As a sophomore, Hachimura emerged as a productive scorer and Gonzaga’s sixth man. He averaged 11.6 points and 4.7 rebounds while being named first-team all conference in the WCC.

Hachimura has been one of college basketball’s best players as a junior

Hachimura has been a driving force for Gonzaga’s success this season. He was named as one of four finalists for the Naismith Award, which is awarded to college basketball’s most outstanding player. Duke’s Zion Williamson, Murray State’s Ja Morant, and Tennessee’s Grant Williams are the other finalists.

Hachimura was named the MVP of the Maui Invitational after a terrific performance in a win against Duke, finishing the game with 20 points, seven rebounds, five assists, and three blocks. Two weeks later, he had a buzzer-beater to defeat Washington:

Hachimura has scored at least 20 points in 20 of Gonzaga’s 35 games this season. He was named the WCC Player of the Year in March.

Where is Rui Hachimura projected to be taken in the NBA draft?

Hachimura is currently the No. 18 overall player on ESPN’s NBA draft big board. He is not the mostly highly-touted prospect on his team. Teammate Brandon Clarke is projected as a potential lottery pick, which means a top-14 selection.

SB Nation projected Hachimura at No. 26 overall to the Indiana Pacers in its most recent mock draft.

Have there been other Japanese players in the NBA?

Yes. Yuta Tabuse became the first Japanese player to ever play in the NBA when he debuted with the Phoenix Suns in 2004. Tabuse’s NBA career lasted only four games. Yuta Watanabe, who starred at George Washington before going undrafted, has played in 11 NBA games for the Memphis Grizzlies this year.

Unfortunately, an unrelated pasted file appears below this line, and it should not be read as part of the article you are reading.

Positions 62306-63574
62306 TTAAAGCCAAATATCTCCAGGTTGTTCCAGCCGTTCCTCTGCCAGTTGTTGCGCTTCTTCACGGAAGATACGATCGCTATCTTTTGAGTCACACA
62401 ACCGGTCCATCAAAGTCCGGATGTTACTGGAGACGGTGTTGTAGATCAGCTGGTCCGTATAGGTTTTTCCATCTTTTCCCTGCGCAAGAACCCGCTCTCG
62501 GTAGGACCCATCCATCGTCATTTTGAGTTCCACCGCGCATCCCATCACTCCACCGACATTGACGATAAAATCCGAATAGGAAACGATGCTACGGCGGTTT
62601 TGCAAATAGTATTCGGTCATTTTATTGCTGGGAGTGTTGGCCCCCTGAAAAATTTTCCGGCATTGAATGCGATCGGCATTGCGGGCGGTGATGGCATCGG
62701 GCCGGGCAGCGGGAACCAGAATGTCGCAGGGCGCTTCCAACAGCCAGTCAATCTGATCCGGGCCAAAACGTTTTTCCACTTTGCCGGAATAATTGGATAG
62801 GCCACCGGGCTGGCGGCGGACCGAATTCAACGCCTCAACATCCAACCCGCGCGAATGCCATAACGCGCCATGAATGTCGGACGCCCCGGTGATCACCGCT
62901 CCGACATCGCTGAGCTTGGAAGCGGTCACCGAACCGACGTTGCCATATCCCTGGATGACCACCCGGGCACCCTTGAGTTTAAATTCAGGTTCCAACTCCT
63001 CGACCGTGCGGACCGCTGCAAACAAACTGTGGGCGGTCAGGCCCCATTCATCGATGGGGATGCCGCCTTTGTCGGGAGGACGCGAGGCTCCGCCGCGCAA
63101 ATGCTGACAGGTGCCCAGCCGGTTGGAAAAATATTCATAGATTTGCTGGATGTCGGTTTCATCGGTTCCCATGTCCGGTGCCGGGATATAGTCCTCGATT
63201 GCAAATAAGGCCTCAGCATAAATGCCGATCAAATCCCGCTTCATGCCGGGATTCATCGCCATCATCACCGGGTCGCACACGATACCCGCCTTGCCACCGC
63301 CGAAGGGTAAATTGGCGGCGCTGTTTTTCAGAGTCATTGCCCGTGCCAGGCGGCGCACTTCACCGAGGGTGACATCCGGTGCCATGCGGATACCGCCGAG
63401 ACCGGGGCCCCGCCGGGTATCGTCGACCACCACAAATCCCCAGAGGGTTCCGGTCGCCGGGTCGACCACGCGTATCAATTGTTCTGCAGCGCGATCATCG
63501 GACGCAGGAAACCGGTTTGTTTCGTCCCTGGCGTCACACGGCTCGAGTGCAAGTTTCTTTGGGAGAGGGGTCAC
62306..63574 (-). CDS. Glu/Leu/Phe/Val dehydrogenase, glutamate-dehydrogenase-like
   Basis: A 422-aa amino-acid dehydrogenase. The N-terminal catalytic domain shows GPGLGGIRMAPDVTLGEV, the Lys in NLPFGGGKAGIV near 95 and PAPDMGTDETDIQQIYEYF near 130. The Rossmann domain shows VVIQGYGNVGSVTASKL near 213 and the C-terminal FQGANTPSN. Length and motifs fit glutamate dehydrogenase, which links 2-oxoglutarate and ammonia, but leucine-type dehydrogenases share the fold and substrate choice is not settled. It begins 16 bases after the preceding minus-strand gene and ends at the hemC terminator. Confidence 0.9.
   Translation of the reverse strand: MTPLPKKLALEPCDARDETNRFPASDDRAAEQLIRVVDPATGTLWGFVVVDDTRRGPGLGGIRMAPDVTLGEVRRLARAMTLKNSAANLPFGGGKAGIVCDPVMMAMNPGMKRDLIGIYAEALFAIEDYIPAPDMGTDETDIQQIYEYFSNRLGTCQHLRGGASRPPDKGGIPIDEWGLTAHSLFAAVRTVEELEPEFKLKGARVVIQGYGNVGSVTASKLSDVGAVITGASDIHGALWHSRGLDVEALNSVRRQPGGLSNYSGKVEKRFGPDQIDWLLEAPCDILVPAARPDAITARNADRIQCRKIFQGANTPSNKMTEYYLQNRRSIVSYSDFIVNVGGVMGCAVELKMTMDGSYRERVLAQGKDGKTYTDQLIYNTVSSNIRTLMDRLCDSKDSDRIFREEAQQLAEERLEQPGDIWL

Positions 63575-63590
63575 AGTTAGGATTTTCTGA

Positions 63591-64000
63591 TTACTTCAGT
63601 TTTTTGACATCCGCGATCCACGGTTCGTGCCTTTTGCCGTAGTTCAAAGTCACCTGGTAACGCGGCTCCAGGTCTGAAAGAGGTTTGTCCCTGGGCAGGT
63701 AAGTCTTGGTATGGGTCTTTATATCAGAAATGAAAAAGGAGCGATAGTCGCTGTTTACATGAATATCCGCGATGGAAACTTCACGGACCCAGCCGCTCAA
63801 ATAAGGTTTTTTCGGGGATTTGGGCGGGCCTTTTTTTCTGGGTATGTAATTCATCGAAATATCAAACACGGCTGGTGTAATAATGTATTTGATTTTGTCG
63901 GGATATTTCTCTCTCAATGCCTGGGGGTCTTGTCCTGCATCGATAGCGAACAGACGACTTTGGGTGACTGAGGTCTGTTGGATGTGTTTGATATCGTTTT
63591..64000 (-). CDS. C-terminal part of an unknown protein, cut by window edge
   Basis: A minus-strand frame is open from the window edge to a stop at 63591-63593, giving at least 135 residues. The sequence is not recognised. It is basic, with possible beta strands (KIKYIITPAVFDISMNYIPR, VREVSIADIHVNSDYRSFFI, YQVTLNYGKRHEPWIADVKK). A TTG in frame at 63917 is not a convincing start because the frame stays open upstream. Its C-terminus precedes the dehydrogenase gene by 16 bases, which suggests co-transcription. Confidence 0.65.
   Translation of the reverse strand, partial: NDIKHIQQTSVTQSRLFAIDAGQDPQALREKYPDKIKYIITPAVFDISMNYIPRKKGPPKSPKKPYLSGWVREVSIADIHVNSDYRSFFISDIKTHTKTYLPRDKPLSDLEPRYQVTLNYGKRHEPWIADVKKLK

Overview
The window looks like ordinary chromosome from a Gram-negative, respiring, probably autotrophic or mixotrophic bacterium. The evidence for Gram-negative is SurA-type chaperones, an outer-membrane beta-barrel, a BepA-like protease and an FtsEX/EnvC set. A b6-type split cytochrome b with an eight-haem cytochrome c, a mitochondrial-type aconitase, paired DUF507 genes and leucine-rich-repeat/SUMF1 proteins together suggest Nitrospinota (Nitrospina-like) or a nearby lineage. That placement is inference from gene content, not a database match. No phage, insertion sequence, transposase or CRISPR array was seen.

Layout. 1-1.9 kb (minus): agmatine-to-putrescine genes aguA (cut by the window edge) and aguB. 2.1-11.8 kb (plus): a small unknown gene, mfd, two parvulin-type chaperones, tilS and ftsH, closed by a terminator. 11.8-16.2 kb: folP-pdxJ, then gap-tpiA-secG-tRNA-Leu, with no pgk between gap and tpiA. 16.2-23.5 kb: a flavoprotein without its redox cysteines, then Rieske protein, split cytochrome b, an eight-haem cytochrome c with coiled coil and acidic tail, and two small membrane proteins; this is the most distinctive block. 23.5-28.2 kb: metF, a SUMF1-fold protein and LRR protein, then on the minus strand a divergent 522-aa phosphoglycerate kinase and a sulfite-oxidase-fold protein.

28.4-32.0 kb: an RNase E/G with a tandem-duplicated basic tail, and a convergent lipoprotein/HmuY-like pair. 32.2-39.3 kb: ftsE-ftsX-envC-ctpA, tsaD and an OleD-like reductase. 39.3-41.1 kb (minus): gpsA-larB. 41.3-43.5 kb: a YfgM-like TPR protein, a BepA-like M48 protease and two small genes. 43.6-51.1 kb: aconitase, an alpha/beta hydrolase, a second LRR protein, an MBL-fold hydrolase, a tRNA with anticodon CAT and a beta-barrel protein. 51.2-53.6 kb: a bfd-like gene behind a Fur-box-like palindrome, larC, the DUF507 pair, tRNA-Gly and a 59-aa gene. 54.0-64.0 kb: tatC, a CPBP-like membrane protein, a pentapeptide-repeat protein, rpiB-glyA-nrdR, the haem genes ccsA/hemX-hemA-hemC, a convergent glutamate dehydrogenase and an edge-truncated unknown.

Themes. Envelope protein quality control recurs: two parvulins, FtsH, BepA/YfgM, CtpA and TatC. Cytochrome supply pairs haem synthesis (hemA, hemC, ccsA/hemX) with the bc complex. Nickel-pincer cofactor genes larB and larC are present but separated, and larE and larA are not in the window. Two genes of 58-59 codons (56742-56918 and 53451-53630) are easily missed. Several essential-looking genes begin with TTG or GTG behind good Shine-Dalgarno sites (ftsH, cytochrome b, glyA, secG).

What’s Rui Hachimura’s NBA scouting report?

Positives:

  • Good combination of size and athleticism at 6’8, 230 pounds. Runs the floor well and is strong enough to finish through contact in the paint. Has long arms, reportedly a 7’2 wingspan.
  • Impressive touch as a shooter. Made 60 percent of his field goals, 74 percent of his free throws, 47 percent of his three points on 32 attempts from deep this season. His 65 percent true shooting percentage was top-35 in the nation.
  • Can draw fouls. Averaged nearly six free throw attempts per game.
  • Doesn’t turn the ball over much. His 13 percent turnover rate is impressive.

Negatives:

  • Doesn’t rebound as well as he should. Offensive rebound rate of 6.1 percent and defensive rebound rate of 17.2 percent are nowhere near the college basketball leaderboard.
  • Lacks awareness defensively. Has struggled to both protect the rim as a shot blocker and defend the perimeter by sliding his feet with guards through the year. Often looks lost rotating to play help defense.
  • Not a good passer. Only had 54 assists to 64 turnovers this season.
  • Has shot well in a small sample from three-point range. Will need to become a higher volume three-point shooter while maintaining his accuracy to be a good NBA player.
  • Needs to improve feel for the game and basketball IQ.

Rui Hachimura is Japanese basketball’s great hope

Hachimura will play for Japan in international competition. He helped lead his home country to a second place finish in its group in FIBA World Cup qualifying last summer by averaging 21 points per game.

With Japan hosting the 2020 Tokyo Games, Hachimura is going to attract so much attention. First, he’s trying to lead the ‘Zags to the Final Four.